Constructed in 1894, 3456 Hawthorne Boulevard would have been considered out of date with the architectural styles of the time. William F. Woerner, its owner, was a prominent lawyer in St. Louis, writing this article about murder and inheritance issues… Continue Reading
Little details like this, the brick relief arch transferring the weight of the wall above this limestone lintel, are what makes the houses of Compton Heights so special.
Apparently, before there was Compton Heights, there was an earlier Compton Heights. Laid out along what was then Pontiac, there were several huge lots facing the Compton Hill Reservoir. And I discovered this all because that wall along Russell Boulevard… Continue Reading
Half timber construction, of fachwerk in German, is bundled under my tag “Tudor Revival,” which is really a style of architecture that dates to the transition from Gothic to Renaissance style in England. It appears throughout St. Louis, often mixed… Continue Reading
Red brick is popular throughout the city east of Grand, but as the urban area moved west, less and less of it appeared on the front facades of houses. In Compton Heights, owners could afford to have the new tan… Continue Reading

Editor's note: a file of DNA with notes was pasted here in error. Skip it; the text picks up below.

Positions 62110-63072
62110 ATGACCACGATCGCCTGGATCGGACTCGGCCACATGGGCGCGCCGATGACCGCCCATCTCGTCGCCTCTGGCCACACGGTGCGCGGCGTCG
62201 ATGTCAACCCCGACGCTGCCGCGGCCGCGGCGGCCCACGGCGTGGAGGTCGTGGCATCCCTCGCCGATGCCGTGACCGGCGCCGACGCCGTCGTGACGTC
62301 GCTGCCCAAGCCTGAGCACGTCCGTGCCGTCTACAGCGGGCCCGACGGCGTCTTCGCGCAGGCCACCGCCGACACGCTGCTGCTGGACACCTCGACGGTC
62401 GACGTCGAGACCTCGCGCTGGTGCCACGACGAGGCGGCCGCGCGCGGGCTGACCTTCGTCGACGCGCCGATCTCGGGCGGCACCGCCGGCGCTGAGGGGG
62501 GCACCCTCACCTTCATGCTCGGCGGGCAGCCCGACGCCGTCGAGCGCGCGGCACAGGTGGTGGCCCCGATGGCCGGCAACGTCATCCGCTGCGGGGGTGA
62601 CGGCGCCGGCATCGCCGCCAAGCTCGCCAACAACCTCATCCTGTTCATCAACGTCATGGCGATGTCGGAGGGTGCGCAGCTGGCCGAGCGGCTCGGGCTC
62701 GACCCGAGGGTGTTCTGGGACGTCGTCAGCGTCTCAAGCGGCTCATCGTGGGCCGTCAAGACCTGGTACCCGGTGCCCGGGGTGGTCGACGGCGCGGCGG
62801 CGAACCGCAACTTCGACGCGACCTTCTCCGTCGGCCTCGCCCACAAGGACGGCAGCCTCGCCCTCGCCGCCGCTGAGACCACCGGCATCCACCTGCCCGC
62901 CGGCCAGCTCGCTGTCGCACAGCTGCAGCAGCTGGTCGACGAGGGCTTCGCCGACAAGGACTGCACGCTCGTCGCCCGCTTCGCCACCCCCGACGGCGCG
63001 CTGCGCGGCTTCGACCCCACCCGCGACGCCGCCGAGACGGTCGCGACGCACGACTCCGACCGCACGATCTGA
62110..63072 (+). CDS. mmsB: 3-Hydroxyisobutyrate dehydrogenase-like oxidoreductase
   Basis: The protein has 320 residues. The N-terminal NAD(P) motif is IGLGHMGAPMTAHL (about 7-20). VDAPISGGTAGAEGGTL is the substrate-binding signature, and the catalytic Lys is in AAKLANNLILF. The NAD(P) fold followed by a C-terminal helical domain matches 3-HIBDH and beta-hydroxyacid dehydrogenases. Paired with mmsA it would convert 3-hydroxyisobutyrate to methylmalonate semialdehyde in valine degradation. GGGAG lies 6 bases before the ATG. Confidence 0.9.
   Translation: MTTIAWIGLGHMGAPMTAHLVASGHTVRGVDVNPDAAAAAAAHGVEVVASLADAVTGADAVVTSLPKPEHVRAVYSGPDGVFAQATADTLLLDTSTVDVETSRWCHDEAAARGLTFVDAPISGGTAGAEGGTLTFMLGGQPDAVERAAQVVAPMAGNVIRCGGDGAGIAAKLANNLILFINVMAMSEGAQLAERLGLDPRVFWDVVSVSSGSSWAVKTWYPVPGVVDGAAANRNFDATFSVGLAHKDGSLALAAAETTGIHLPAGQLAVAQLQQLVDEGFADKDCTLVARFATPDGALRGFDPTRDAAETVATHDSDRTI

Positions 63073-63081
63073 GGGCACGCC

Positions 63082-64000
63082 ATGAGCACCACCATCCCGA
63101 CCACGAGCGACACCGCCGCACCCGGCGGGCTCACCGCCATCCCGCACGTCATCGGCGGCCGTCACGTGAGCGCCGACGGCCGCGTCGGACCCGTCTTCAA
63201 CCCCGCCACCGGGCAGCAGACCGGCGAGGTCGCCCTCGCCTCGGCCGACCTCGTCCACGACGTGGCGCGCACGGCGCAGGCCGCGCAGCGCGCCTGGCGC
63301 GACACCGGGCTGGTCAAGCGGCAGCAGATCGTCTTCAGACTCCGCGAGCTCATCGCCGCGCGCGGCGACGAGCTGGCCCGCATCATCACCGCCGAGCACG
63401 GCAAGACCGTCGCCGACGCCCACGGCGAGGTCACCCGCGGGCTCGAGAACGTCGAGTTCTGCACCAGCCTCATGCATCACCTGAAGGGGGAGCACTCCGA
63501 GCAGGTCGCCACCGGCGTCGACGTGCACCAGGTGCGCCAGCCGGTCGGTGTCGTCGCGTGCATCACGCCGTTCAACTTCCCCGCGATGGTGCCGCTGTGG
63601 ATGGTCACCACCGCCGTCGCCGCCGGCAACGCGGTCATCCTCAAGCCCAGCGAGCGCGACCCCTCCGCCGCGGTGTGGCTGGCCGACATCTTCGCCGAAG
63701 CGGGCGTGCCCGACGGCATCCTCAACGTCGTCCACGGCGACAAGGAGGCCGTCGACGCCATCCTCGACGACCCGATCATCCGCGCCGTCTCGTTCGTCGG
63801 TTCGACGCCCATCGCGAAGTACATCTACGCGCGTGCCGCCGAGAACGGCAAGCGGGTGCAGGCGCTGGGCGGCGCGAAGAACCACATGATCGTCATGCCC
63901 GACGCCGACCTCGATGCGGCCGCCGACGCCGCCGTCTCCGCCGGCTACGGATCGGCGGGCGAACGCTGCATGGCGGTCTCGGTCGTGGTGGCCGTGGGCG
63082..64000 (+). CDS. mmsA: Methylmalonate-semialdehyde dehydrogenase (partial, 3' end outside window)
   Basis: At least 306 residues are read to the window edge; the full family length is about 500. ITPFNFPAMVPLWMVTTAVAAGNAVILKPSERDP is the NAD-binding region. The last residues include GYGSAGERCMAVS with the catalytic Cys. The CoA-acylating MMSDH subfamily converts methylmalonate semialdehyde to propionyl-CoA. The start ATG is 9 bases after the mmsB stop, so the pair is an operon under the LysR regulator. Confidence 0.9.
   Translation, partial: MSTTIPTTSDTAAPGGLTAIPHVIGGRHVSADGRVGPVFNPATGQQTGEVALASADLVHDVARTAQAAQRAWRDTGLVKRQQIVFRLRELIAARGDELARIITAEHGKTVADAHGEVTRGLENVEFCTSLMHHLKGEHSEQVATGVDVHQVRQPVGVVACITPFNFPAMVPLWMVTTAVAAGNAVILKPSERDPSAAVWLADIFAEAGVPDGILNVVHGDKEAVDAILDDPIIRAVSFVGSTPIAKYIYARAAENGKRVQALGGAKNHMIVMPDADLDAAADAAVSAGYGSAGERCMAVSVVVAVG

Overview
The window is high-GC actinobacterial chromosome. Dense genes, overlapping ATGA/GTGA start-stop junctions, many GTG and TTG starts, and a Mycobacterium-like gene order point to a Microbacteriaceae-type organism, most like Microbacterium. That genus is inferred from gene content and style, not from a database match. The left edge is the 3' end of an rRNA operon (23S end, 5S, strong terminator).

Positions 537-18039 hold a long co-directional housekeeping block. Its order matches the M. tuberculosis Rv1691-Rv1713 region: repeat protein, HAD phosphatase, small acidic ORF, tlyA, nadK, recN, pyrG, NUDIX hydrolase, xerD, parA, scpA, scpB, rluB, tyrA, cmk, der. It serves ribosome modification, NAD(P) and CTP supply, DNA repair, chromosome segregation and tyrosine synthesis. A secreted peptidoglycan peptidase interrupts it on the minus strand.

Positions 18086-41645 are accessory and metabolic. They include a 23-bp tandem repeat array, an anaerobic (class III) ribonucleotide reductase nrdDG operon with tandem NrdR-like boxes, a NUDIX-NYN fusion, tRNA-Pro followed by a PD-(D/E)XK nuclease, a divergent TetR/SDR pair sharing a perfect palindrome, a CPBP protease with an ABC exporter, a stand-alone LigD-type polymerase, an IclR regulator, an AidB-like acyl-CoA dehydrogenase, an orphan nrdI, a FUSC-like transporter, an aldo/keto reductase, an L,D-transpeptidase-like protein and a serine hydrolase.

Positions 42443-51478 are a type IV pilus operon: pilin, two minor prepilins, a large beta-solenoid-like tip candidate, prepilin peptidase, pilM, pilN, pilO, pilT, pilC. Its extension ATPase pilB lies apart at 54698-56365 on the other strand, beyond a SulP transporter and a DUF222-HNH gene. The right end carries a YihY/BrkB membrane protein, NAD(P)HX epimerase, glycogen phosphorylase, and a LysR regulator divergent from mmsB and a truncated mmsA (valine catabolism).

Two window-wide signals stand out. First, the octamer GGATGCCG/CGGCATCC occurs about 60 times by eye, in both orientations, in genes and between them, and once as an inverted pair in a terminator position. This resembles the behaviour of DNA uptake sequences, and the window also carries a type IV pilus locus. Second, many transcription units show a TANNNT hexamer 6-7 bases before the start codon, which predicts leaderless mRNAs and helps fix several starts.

Whether influenced by the Romanesque or Renaissance Revival styles, the grand homes of Compton Heights often features turrets, with conical roofs. A little nod to the fortresses these German immigrants saw in their youth?
The first owners of this stately 1895 house seem to be William Becker, and then presumably his son and daughter-in-law John and Adele Dittmann Becker. Like many prominent St. Louisans, they participated in the masked ball celebrating the 150th anniversary… Continue Reading
Built in 1932, this house followed the newly fashionably Spanish Revival style, popularized by Hollywood.
Legend is the owner and builder of this 1935 house was an iron worker, or he owned an iron works, thus accounting for the elaborate iron railings and bars. Makes for an interesting story, at least.